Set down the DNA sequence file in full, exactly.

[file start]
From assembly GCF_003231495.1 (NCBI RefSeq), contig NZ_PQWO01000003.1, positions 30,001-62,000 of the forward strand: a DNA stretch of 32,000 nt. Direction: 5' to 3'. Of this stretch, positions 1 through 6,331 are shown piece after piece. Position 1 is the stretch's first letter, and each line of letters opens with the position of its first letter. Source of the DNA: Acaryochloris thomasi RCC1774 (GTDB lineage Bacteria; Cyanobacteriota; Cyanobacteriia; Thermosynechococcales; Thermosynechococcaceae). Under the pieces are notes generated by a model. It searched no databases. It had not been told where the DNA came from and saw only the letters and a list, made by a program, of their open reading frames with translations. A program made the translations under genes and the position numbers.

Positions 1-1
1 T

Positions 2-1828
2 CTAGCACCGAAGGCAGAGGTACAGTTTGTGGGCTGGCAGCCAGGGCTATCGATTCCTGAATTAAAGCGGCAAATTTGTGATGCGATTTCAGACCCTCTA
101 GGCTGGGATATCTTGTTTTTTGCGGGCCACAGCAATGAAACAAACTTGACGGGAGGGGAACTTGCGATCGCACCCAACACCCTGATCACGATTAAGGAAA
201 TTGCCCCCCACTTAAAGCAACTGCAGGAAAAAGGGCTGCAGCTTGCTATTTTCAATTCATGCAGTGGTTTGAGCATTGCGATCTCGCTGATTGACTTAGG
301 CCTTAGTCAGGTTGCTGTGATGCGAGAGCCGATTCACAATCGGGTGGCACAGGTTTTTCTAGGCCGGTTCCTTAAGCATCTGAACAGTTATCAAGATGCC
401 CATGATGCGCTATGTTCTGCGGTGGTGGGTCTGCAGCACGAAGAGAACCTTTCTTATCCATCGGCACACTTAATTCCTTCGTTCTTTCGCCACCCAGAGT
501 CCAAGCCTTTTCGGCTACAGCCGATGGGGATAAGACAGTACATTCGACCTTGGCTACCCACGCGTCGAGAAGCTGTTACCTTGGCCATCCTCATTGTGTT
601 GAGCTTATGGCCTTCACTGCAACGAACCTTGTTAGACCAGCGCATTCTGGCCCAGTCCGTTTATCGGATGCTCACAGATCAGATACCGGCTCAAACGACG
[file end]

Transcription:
From assembly GCF_003231495.1 (NCBI RefSeq), contig NZ_PQWO01000003.1, positions 30,001-62,000 of the forward strand: a DNA stretch of 32,000 nt. Direction: 5' to 3'. Of this stretch, positions 1 through 6,331 are shown piece after piece. Position 1 is the stretch's first letter, and each line of letters opens with the position of its first letter. Source of the DNA: Acaryochloris thomasi RCC1774 (GTDB lineage Bacteria; Cyanobacteriota; Cyanobacteriia; Thermosynechococcales; Thermosynechococcaceae). Under the pieces are notes generated by a model. It searched no databases. It had not been told where the DNA came from and saw only the letters and a list, made by a program, of their open reading frames with translations. A program made the translations under genes and the position numbers.

Positions 1-1
1 T

Positions 2-1828
2 CTAGCACCGAAGGCAGAGGTACAGTTTGTGGGCTGGCAGCCAGGGCTATCGATTCCTGAATTAAAGCGGCAAATTTGTGATGCGATTTCAGACCCTCTA
101 GGCTGGGATATCTTGTTTTTTGCGGGCCACAGCAATGAAACAAACTTGACGGGAGGGGAACTTGCGATCGCACCCAACACCCTGATCACGATTAAGGAAA
201 TTGCCCCCCACTTAAAGCAACTGCAGGAAAAAGGGCTGCAGCTTGCTATTTTCAATTCATGCAGTGGTTTGAGCATTGCGATCTCGCTGATTGACTTAGG
301 CCTTAGTCAGGTTGCTGTGATGCGAGAGCCGATTCACAATCGGGTGGCACAGGTTTTTCTAGGCCGGTTCCTTAAGCATCTGAACAGTTATCAAGATGCC
401 CATGATGCGCTATGTTCTGCGGTGGTGGGTCTGCAGCACGAAGAGAACCTTTCTTATCCATCGGCACACTTAATTCCTTCGTTCTTTCGCCACCCAGAGT
501 CCAAGCCTTTTCGGCTACAGCCGATGGGGATAAGACAGTACATTCGACCTTGGCTACCCACGCGTCGAGAAGCTGTTACCTTGGCCATCCTCATTGTGTT
601 GAGCTTATGGCCTTCACTGCAACGAACCTTGTTAGACCAGCGCATTCTGGCCCAGTCCGTTTATCGGATGCTCACAGATCAGATACCGGCTCAAACGACG